Everywhere you turn there are colored lights, advertisements, glittering tinsel, shopping, delightful holiday get-togethers, and dreaded holiday parties. For physicians, we face a flood of patients wanting to get their procedures, work-ups, and surgeries done before their deductible starts over in January.
The holidays are in full swing. Everywhere you turn there are colored lights, advertisements, glittering tinsel, shopping, delightful holiday get-togethers, and dreaded holiday parties. This time of year is the perfect storm of joy and stress that can cause burnout in anyone.
Most of us enjoy this time with family and friends, and seeing the excitement of children makes even the most cynical smile. Christmas music is upbeat and happy, and crackling fires, warm drinks, and the smell of special treats baking in the kitchen all bring a sense of nostalgia. But the warm, fuzzy side is only part of the story.
For physicians, we face a flood of patients wanting to get their procedures, work-ups, and surgeries done before their deductible starts over in January. People come down with colds and flu, and they want to be squeezed into our already overflowing schedules right away. Our staffs get sick too and want time off for their vacations, meaning we may be short-handed at a time when we really need all hands on deck.
On top of that, we have our own challenges with getting all of our administrative work done by the end of the year. There are charts, charges, reports, and piles of other paperwork that need to be addressed. There are meetings and strategic planning sessions. Our calendars are overflowing even more than usual.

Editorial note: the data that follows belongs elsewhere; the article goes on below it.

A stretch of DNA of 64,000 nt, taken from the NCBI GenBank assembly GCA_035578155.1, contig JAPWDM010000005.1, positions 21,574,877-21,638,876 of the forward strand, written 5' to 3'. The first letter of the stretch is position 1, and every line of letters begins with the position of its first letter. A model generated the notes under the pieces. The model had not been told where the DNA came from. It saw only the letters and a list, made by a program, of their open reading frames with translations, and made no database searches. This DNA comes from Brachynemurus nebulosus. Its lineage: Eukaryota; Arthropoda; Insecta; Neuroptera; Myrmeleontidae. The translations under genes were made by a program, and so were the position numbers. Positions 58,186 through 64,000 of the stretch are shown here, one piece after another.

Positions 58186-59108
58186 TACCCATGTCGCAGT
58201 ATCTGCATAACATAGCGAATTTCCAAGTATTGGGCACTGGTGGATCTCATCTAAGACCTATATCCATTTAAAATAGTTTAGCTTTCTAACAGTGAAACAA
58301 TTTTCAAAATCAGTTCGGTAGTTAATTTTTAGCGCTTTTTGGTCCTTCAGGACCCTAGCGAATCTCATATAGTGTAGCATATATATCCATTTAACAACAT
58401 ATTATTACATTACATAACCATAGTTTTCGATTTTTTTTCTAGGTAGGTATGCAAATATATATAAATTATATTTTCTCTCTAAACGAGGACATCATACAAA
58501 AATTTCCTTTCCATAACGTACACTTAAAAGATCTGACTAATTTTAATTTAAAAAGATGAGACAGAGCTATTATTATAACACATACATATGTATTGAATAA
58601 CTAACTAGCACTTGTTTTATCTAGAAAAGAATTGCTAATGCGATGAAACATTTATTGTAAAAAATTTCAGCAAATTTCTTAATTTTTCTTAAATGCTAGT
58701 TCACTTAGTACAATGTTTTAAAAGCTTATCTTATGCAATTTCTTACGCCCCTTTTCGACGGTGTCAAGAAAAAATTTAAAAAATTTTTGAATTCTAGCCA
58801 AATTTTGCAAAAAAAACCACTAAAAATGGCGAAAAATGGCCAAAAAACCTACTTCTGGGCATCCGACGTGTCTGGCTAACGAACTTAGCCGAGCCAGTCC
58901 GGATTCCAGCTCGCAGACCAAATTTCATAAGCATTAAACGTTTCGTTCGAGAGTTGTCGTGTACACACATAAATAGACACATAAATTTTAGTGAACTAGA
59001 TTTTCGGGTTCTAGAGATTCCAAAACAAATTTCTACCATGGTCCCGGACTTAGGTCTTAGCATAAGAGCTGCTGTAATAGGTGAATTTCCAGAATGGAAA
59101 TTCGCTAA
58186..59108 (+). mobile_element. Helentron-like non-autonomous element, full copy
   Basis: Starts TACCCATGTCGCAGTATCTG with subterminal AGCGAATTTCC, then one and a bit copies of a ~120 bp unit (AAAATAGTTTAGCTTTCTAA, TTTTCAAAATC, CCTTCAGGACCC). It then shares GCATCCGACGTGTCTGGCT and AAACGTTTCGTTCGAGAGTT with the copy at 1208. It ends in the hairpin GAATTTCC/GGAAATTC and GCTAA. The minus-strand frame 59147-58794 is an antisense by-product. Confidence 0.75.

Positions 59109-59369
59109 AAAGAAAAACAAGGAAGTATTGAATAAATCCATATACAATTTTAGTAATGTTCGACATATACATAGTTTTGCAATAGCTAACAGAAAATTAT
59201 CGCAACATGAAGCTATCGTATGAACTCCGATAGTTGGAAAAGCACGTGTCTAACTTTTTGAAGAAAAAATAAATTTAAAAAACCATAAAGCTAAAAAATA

Of course we have family commitments and personal responsibilities too. None of that changes just because we are busy. Christmas programs and recitals seem to be every week. Then we have to squeeze in time for shopping and sending cards.
All of these responsibilities can create an overwhelming level of stress. It is important to be aware of our own stress levels and monitor how it is affecting us. Our stress also affects our interactions with staff, the care we provide, and our relationships with family. So what should you look for?
Signs & Symptoms:
If you are experiencing any of these symptoms, then take some time to refocus and recalibrate. You may simply need to create some free space on your calendar or, if burnout is becoming more intrusive, consider seeking out additional help. Some large institutions are developing programs for physicians suffering from burnout. Coaching can also help overcome some of the challenges that lead to increased stress and burnout.
Awareness of burnout and actively taking steps to prevent it can help all physicians. Enjoy this holiday season. Don’t let stress ruin the joy you should be experiencing.